At first glance it is better than some shoeing we see here but the hooves are heading for trouble.
If this farrier has been doing him for a long while and continues in this direction, it will gradually get worse.
The toe is too far forward. There is very subtle distortion in the front half of the foot that the farrier is not seeing. As the toe drifts forward he is "chasing" it with the shoe. Even though he did set the shoe back a little this time (a good thing) it is not nearly far enough back yet. The sole is stretched so the farrier can not see where the toe SHOULD be.
HOOF MAPPING would solve that.
The heels of the foot are too long, and therefore beginning to run forward and end too far froward. That is causing the whole"footprint" to be too forward from where it should be relative to the bone structure internally and likely the cause of the over reaching. The more these feet drift forward, the worse that will get.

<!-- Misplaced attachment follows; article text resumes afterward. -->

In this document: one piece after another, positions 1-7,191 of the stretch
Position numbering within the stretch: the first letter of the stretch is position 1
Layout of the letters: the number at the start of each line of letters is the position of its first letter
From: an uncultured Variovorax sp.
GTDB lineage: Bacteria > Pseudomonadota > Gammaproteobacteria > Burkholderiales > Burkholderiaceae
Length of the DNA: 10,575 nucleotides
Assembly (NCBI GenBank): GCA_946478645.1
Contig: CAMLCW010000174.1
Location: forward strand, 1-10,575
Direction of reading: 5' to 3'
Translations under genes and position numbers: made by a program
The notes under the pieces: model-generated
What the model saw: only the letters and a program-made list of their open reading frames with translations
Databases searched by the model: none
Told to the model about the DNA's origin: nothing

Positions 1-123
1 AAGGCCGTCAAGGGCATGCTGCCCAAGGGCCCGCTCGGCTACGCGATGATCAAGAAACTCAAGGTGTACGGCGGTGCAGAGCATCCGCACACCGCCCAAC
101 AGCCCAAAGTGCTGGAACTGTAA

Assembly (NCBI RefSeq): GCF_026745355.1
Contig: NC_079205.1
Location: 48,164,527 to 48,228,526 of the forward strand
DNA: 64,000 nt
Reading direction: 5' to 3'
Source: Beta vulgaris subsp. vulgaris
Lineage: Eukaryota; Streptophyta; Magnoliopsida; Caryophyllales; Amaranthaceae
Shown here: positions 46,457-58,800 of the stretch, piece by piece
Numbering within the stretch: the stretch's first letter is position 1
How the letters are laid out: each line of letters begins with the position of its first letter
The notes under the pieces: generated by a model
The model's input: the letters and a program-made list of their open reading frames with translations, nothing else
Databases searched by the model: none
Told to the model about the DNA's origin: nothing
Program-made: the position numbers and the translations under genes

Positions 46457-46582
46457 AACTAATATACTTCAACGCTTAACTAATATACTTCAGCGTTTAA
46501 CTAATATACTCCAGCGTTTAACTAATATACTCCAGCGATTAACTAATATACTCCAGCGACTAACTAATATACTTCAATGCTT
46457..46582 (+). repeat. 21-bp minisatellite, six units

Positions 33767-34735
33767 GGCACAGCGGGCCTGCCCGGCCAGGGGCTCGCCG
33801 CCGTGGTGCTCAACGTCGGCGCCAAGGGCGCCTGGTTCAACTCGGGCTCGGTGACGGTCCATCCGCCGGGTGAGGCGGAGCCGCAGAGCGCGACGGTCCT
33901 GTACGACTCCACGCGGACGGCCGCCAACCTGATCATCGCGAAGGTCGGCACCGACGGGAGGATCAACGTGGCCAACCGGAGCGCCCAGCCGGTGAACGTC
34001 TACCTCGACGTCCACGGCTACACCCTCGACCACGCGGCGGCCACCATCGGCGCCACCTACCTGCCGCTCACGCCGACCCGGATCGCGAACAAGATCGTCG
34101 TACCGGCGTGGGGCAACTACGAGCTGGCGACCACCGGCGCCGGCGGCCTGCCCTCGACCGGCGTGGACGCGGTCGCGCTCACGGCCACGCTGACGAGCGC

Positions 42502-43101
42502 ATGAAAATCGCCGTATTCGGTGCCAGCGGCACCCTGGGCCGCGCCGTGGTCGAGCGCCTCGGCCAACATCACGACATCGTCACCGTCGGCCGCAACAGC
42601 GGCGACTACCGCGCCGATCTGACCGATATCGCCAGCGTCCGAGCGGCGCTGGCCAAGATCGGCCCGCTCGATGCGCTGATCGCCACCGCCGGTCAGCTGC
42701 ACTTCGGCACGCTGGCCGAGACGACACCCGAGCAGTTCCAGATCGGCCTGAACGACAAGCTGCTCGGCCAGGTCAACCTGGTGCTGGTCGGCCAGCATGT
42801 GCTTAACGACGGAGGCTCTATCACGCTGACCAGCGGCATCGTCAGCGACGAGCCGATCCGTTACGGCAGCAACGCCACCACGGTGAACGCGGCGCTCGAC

As well, having more foot on the ground in front of the widest part of the sole than behind is a common cause of internal stresses that will eventually lead to navicular issues.
The frog is clearly getting unhealthy, narrow and stretched. And him peeling a lot of good frog off with the knife isn't helping because it dries the frog out faster and assists in shrinking up to nothing. Lowerring the heels of the foot will bri g the base of support back under the leg where it belongs and help get the back of the frog closer to the ground and het it function again. Bringing the toe BACK (NOT shorter from the bottom) will balance the foot around the bones better, help the horse move easier, and not overreach.
As well he uses plain flat shoes which do NOT help any horse move easier because a flat edge shoe fit to the edge of the foot interferes with movement and adds stress to the joints except in the softest ground. The harder the ground, the worse the effect. Shoes with rounded edges are far healthier for ANY horse.